You more or less proved my statement with your “American pickups and Suburban-type vehicles are good”. They in fact are not good. If they were why are they not exported globally in amounts like Landcruisers/Lexus570, Patrols, Range/Land Rovers, etc?

        They are only suited and really sell in the US market. The same goes for full and mid size pickups.

        There is an explosion of mid size pickups globally and there are NO US manufactured mid sizers competing.

        This shows the US, even with full size vehicles are not as competitive as others.

  • avatar
    juehoe

    Most of the US cars are not suitable for Europe or Japan (size, quality). That is the main reason why there are only a few US cars are sold in these markets.

    • 0 avatar
      Big Al from Oz

      juehoe,
      The US does have niche vehicles that sell okay, the Mustang and Wrangler do okay as does the Grand Cherokee.

      The US can produce a competitive product, but it would be far more competitive if it built vehicles to the same standard of UNECE vehicles, fuel efficient and smaller to fit into Asian/Euro infrastructure.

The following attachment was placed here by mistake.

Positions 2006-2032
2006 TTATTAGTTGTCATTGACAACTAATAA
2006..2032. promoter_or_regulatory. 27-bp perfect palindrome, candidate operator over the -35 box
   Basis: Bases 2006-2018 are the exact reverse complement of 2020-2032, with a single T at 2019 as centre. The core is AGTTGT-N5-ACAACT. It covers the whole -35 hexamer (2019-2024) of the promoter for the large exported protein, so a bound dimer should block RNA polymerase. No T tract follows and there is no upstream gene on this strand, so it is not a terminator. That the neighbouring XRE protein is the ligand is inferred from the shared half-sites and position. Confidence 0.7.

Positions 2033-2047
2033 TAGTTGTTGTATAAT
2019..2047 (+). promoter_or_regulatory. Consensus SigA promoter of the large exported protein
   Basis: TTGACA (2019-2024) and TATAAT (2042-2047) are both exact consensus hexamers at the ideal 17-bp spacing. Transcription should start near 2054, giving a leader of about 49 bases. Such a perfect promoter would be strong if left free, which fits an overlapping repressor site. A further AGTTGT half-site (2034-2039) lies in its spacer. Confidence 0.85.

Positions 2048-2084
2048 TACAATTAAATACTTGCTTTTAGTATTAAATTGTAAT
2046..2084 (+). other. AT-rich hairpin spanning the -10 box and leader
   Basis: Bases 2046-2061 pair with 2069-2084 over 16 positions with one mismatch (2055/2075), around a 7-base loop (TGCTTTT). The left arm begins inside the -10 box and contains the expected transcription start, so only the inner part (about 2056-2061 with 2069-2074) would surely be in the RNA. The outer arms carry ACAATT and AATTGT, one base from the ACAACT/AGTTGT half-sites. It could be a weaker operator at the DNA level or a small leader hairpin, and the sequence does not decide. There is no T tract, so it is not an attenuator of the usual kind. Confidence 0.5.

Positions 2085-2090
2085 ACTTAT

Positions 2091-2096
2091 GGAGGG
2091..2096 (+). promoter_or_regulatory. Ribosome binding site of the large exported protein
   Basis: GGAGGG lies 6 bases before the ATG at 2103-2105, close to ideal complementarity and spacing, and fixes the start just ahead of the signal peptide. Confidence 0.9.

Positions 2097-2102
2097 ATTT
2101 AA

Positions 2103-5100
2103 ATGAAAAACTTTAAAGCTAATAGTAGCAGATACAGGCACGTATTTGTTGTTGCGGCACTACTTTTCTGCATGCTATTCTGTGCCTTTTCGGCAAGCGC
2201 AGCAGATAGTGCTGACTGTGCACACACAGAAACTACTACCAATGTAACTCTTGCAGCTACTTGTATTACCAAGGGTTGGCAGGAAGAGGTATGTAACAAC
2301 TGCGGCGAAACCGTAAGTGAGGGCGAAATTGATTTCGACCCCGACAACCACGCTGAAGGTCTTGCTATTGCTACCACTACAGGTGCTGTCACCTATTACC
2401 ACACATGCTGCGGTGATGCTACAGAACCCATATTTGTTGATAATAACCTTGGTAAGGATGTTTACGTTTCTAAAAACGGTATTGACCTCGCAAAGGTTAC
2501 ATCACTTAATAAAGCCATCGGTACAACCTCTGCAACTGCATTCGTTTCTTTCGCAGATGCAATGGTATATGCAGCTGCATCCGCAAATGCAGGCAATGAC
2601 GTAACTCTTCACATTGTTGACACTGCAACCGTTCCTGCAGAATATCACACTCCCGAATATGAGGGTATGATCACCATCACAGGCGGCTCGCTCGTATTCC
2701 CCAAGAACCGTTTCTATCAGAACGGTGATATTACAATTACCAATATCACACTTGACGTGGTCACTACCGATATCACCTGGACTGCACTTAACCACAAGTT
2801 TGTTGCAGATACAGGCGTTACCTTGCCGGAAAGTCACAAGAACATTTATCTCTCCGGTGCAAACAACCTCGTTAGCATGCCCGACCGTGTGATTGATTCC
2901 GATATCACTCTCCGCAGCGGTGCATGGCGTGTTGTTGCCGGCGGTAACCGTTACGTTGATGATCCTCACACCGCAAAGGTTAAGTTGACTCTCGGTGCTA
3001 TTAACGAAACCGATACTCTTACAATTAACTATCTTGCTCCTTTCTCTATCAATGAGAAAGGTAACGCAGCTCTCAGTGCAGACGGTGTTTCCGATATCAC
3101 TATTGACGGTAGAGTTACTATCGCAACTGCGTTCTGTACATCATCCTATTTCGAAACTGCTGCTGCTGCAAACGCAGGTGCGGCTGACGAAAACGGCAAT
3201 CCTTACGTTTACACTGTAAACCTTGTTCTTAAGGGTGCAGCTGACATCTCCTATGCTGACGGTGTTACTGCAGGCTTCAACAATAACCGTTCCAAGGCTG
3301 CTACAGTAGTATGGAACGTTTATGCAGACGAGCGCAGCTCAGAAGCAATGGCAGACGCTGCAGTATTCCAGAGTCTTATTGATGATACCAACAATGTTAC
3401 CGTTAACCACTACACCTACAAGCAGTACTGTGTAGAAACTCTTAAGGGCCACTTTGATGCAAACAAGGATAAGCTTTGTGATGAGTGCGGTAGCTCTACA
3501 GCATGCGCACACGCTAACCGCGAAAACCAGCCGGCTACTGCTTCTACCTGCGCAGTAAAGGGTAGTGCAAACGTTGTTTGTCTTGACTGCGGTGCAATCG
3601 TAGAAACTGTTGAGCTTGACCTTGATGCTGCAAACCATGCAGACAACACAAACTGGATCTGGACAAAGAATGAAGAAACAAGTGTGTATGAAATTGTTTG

A full size pickup or pickup station wagon doesn’t work well in most Asian or European countries. Many other countries don’t have the money to buy them and they are not durable enough to operate in those countries like Landcruisers, Patrols, etc.

      But, as I’ve seen the Michigan made Focus was of poor quality compared to the EU, Sth African or Thai Focuses.

  • avatar
    Astigmatism

    The funniest thing about this is that, whenever there’s a thread discussing low fuel prices in the US and the corresponding predilection for US automakers to stuff their lines with full-size SUVs and trucks, people insist that it doesn’t matter that they don’t sell anywhere else in the world, because this is Amurikah and we’re the biggest market and we’ve got the money and who cares what stupid Europeans drive anyway?

    And now it’s apparently so terrible that foreign automakers make more cars that Americans want to buy than America makes trucks (because we barely make cars anymore) that foreigners want to buy, that we should all have to pay 25% more for our next car.